Transplant only for the earliest crops. Grow transplants 4-6 weeks prior to the time they are needed using modular trays, allowing l to l l/2 square inches per plant.


Rows should be 15-18 inches. Plants should be 8 - 12 inches apart in the row depending on cultivar and crop being grown.


For the most current advice, see Nutrient Management for Sustainable Vegetable Cropping Systems in Western Oregon, available as a free download from the OSU Extension Catalog

Nitrogen: 100-150 (N) lb/acre - should be split in 2 applications.

Phosphorus: 100-150 (P2O5) lb/acre - apply all at time of seeding or transplanting, preferably banded 2 inches to the side and 2 inches below the seed or plant roots.

Potassium: 50-150 (K2O) lb/acre - broadcast prior to planting.

Sulfur: 20-30 (S) lb/acre - broadcast prior to planting.

These recommendations are intended to provide adequate fertilizer. Nitrogen rates especially may need to be adjusted depending on crop, planting date, weather conditions and soil type.


This crop requires a uniform supply of water for tender growth. Frequent irrigations are preferred because these crops are shallow rooted. A total of 8-12 inches of water may be necessary depending on crop, seasonal variation, variety, and planting date.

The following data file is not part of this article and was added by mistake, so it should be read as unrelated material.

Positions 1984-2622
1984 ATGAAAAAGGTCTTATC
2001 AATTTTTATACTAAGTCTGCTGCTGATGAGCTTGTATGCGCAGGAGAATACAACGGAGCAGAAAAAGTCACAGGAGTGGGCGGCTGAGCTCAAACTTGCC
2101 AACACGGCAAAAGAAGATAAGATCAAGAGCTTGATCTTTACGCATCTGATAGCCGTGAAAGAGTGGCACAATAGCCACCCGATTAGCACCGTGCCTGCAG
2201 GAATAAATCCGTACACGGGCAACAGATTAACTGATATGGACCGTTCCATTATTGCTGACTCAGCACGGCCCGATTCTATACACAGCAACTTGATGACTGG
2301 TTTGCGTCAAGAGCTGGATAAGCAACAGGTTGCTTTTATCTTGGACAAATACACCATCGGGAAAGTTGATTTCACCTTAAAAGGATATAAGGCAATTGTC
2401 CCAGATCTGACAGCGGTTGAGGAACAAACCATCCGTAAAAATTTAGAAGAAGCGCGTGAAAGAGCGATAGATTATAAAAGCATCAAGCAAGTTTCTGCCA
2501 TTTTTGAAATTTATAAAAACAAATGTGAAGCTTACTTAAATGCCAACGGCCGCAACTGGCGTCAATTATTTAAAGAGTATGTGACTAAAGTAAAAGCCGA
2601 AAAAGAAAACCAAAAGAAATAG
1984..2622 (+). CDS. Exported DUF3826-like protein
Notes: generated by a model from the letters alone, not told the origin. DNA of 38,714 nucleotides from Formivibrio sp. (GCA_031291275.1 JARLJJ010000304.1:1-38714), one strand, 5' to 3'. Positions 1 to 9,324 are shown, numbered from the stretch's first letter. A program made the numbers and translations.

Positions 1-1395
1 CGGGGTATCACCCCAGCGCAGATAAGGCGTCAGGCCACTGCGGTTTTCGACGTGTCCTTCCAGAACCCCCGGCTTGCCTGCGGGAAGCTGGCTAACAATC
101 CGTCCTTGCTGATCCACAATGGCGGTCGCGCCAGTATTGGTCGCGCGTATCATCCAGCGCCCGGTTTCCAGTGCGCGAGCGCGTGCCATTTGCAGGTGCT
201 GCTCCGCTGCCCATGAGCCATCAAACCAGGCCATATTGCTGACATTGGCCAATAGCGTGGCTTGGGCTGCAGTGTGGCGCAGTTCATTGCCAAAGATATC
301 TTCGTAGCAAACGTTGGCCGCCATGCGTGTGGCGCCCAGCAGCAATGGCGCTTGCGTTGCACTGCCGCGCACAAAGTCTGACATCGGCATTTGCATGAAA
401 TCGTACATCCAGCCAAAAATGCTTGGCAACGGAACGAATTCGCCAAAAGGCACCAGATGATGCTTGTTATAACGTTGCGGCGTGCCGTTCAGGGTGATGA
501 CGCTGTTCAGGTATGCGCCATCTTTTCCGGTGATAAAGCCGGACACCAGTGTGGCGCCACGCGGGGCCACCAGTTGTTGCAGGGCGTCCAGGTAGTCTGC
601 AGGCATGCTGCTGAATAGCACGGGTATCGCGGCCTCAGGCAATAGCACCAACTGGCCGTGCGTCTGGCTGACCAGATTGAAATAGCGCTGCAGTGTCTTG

Soil type does not affect the amount of total water needed, but does dictate frequency of water application. Lighter soils need more frequent water applications, but less water applied per application.


The University of California-Davis has a file on Minimal Processing of Fresh Vegetables that discusses film wrapping and other topics.

Radicchio may yield approximately 800 to 1,300 10-lb cartons per acre. Harvest is usually done by hand, and packed into cartons in the field. Keep the heads clean and free of soil and mud. Ideally, radicchio has a spicy and mildly bitter taste. A strong bitter taste, and toughness, develops if harvest is delayed or if crop is over-mature, and then the product become unmarketable.

Specialty leaf lettuces, spinach, and mustards for bag mixes have usually been harvested by hand, but harvesters for this use are now available. Three are:

Green Crop Harvester, made in England. Sole US distributors are C. and K. Anderson, Fresh Herb Co., 4114 Oxford Rd., Longmont, CO. The cost is $20,000 (1998 prices) for a 4-foot wide model which hold the greens upright by chain-driven sweeps and cuts the greens with a reciprocating knife (like a hedge trimmer). A picture of the machine can be seen in Johnny's Select Seeds 1998 catalogue, page 87.